An account of a recent research trip to the BNF in Paris to see a wonderful manuscript.
The current exhibition at the Musée de Cluny offers a journey through time and space during the Middle Ages. ‘Voyager au Moyen Âge’ (‘Travelling in the Middle Ages’) hosts a variety of key aspects of travel in the Medieval period. As one walks around the exhibition, which is currently on show in the third-century Gallo-Roman thermal bathing hall, you are presented with different types of traveller, from the merchant to the pilgrim, the prince to the artist. Furthermore, the exhibition highlights the diverse reasons for travelling during this time, encompassing specific issues such as the aspiration for knowledge, the need to demonstrate visibility within specific societies and the journey of the afterlife. On show are a selection of varying objects, including tapestries and reliquaries taken on travel, to illuminated manuscripts illustrating maps of various countries. Probably the most notable artefact is displayed right in the centre of the exhibition – the fragments of a medieval boat which have been recreated to provide a tangible sense of the physical nature of such journeys and what they may have entailed. Overall, …
Dissertations can be pretty intimidating for anyone. The fact that this is probably the first ‘big’ essay that you have written, and may even have to write, can also add to that big black cloud that seems to loom and follow over you for your third year. However, check out my list of handy tips which will hopefully make the experience a lot more enjoyable!
This December, Paris will host two exciting Medieval conferences, with esteemed historians travelling to the capital to give papers. Not only will these be great opportunities to meet fellow art historians and hear interesting talks, but they are free! I will be attending both, and will blog about the contents of each.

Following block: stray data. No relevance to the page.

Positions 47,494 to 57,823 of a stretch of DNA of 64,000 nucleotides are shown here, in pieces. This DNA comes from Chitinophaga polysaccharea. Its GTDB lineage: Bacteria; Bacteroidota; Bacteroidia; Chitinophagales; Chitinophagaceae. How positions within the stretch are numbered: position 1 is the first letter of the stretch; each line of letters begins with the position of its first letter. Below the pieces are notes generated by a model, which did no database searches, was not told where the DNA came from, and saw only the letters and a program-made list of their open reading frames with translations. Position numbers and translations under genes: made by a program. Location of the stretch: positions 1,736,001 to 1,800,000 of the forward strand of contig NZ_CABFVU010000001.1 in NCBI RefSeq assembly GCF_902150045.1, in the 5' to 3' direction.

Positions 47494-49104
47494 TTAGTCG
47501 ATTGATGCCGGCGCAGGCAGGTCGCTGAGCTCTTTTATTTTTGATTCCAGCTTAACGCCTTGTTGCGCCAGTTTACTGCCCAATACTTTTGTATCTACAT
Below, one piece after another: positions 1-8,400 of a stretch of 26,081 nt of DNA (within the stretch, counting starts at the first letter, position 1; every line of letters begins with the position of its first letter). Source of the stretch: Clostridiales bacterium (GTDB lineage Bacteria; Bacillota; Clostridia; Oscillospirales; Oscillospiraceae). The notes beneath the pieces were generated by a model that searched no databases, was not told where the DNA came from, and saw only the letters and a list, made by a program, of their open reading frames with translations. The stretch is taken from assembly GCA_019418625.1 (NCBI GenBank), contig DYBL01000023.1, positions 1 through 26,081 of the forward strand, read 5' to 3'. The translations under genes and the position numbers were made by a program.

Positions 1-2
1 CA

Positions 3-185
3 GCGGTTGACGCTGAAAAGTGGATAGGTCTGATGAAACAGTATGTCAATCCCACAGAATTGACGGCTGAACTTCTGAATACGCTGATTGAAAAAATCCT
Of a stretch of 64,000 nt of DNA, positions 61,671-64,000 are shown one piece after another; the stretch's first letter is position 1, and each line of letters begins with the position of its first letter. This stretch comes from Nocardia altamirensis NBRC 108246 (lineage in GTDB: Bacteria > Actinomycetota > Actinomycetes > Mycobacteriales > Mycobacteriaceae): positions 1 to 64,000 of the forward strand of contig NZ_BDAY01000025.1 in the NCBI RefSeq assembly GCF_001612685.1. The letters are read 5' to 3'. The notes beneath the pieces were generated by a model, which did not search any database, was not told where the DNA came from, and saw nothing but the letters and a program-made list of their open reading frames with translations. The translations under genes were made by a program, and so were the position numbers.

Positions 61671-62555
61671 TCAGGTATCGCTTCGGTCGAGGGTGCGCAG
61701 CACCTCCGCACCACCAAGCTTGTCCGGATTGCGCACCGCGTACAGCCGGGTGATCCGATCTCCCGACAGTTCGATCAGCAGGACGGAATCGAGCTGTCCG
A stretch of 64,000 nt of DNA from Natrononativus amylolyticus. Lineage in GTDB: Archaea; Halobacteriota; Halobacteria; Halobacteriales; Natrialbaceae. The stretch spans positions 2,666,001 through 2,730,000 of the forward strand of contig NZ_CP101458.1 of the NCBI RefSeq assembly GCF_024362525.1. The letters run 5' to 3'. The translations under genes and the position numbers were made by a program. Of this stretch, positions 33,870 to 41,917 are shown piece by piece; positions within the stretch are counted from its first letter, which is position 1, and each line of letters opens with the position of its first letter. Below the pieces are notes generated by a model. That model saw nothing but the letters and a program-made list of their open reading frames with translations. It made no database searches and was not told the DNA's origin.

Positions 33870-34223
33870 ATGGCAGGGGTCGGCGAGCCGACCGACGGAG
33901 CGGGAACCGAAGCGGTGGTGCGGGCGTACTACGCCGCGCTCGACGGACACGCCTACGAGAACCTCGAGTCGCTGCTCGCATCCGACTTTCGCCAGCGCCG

A blog post all about a collaborative event organised by the Paul Mellon Centre and The British Museum, will hosting a conference titled ‘Invention and Imagination in British Art and Architecture, 600-1500’.
I just wanted to say a massive well done to the History of Art Department at University of York for being ranked in 4th place in The Sunday Times University Guide 2015! It’s a great success and I couldn’t agree more with the outcome. I have written many times throughout my blog, History of Art at York is amazing. All those working within the department should be extremely proud with themselves – I know for certain that all I could write in the National Student Survey regarding my time here were positive things. I hope everyone who still studies at York, or will soon be joining, will experience the outstanding work within the department. Well done! http://www.york.ac.uk/history-of-art/news-and-events/news/2014/the-place-to-be/